So what, then, am I chasing? Why do I feel a compulsive need to have more? More followers; more readers? More comments and shares?
If I go back to my 9th grade self, I had a few good friends. I was casually if cautiously friendly with the cool kids, the nerds, the jocks, the preppies. I essentially fit everywhere and nowhere. I wasn’t enviably popular, but I also wasn’t bullied or ignored; I was very middle of the pack. I was a missing member of The Breakfast Club.
That’s about where I am today, too, very “middle of the pack.” And I feel just about exactly the same today as I did then: middle of the pack is…”meh.”
It’s that shoulder shrug response to, “Do you like yoga, Dayna?”
“Meh, it’s ok. I know I should do it, but I don’t love it enough to make myself do it. When I’ve done it, I’ve seen great results, but now I’m out of practice, and I don’t really want to get back to it.”
Hardly a ringing endorsement.
Travis and I both mused about the value of chasing what really matters, at least to us: good content creation, word of mouth growth from people we know and admire, consistently showing up and putting in the effort.
Back to the pre- and post-Internet eras: sending and receiving letters in the mail was a true delight, but if you wrote a question to a friend and put it in the mailbox, you had to wait a long time to get that question answered.
Today, I can send out a question to literally just about the entire world and have a dozen answers in a matter of seconds, sometimes from complete strangers whose only agenda in that moment is to be helpful (unless they’re a hater, and then they are decidedly showing up to wreak havoc, but that’s a post for another day).
Hard to give up that satisfying immediacy for the simple joy of pulling a hand addressed letter out of the mailbox, regardless the fondness I have of those moments.
So I ask again, what are you chasing?
- Shallow accolades
- The number of the scale or the size of your pants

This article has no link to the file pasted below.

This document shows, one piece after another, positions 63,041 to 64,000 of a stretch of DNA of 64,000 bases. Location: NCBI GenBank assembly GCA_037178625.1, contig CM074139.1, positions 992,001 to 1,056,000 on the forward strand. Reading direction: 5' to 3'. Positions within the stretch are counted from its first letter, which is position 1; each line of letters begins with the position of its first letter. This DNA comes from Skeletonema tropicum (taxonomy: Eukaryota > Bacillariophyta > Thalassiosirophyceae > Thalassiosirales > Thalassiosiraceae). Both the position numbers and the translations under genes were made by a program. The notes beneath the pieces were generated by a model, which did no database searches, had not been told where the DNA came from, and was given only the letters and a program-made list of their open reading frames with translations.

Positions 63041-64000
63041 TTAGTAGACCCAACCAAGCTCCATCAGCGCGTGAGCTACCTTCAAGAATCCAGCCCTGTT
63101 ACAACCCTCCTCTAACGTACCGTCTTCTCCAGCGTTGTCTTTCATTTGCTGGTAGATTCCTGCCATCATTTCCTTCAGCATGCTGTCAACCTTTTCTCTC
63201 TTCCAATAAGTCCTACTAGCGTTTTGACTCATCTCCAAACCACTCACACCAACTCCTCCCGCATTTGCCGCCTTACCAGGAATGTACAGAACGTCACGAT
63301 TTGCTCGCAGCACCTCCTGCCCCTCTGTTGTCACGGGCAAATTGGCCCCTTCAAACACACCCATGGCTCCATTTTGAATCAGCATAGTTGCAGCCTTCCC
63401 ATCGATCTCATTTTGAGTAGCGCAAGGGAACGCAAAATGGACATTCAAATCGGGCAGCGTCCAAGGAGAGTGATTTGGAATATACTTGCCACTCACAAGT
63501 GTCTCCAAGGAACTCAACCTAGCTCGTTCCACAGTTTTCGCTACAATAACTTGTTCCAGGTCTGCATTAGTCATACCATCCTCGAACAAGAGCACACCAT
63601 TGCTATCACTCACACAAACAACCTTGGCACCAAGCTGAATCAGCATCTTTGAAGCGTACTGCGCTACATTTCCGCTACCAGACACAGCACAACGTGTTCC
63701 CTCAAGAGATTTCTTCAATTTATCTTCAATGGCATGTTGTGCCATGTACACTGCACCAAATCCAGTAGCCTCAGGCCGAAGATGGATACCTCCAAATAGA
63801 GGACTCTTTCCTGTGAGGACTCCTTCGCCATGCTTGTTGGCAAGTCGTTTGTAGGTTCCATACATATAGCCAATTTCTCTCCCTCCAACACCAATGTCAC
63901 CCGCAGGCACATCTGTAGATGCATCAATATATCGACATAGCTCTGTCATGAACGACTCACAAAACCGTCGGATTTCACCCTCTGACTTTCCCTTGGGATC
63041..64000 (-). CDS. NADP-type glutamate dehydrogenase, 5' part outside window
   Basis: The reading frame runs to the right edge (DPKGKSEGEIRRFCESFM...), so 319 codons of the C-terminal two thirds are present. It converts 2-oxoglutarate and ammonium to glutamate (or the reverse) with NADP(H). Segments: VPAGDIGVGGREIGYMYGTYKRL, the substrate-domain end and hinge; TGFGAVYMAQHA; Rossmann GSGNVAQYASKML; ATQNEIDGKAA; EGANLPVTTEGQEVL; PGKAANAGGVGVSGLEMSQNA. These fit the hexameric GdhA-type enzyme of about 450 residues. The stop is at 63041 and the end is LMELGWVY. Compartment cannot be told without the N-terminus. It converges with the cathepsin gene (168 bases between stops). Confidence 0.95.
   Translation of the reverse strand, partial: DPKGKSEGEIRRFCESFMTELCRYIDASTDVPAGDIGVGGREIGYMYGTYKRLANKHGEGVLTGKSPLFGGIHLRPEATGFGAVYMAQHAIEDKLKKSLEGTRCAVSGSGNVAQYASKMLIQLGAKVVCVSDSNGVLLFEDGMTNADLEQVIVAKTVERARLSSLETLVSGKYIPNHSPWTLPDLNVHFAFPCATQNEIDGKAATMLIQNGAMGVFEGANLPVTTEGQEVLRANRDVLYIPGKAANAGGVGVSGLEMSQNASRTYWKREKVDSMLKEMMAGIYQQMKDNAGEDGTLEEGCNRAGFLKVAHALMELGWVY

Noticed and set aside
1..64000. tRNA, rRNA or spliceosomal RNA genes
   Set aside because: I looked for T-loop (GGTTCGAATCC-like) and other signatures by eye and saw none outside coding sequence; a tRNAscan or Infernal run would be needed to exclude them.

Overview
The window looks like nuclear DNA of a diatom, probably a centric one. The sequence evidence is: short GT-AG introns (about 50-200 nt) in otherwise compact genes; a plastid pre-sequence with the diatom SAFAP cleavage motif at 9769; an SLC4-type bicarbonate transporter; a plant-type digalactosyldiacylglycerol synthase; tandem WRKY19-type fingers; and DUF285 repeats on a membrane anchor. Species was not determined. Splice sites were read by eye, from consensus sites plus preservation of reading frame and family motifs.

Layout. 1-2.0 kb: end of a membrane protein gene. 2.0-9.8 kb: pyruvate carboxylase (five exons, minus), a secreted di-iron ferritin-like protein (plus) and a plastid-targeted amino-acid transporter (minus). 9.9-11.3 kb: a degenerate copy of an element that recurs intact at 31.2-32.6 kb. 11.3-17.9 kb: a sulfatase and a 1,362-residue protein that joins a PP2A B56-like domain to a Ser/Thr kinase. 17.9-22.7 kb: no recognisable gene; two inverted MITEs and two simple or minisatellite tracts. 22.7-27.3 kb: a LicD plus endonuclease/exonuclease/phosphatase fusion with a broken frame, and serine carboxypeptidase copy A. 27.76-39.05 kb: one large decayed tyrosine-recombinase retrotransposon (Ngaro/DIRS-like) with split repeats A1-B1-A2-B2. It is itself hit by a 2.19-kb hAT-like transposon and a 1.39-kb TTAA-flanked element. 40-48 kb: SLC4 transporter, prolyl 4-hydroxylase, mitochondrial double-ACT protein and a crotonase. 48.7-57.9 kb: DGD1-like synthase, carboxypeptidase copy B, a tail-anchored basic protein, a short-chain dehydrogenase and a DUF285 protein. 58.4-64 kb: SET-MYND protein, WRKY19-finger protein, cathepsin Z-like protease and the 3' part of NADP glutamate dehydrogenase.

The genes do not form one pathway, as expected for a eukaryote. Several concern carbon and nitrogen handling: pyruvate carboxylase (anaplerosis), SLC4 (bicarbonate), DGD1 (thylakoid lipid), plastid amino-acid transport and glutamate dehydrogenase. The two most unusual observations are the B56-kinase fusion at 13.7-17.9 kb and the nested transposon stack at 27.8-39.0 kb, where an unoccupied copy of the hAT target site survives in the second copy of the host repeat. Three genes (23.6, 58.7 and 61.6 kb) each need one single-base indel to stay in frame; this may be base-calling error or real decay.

- More money than you need to be content
- Attention, in person or on social media
- Job titles just for the sake of the title
- The house, the second house, the vacations, the car, the lifestyle you “think” you need
- Your children’s schedule and success for bragging rights
It’s not easy to chase these goals because there’s almost always another one to strive for: more zeros in your bank account, more followers on social media, more injections of Botox, more stuff.
What if instead of chasing those things, we chased
- Self acceptance
- Peace and quiet
- Showing up as our truest, most brilliant and flawed selves
- Time in nature
- A better work/life balance
- Meaningful health
- Authentic, invested relationships
It’s not easy to chase this list either because none of it is measurable. You can’t purchase joy or self acceptance; they are qualities you have to actively work toward every day. Qualities you get to actively work toward every day, regardless your job title, social media following or financial situation.
Ultimately, we’re all chasing something. Some of us chase harder and faster, but we all do it. I guess what Travis and I finally settled on so that we could end the conversation was simply to be present and honest about what it is we’re chasing. As a middle of the pack-er, I’m striving for a healthy mix of items from the first and second lists because I know that achieving anything from the first without having the qualities of the second will ultimately leave me utterly unsatisfied.
As I always say, even a long life is short, and the clock is ticking. What are you waiting for? Spend time today considering all that you’re currently chasing. You don’t need to judge any of it, but you do need to honestly assess its value and use in your life.
On your mark, get set, go!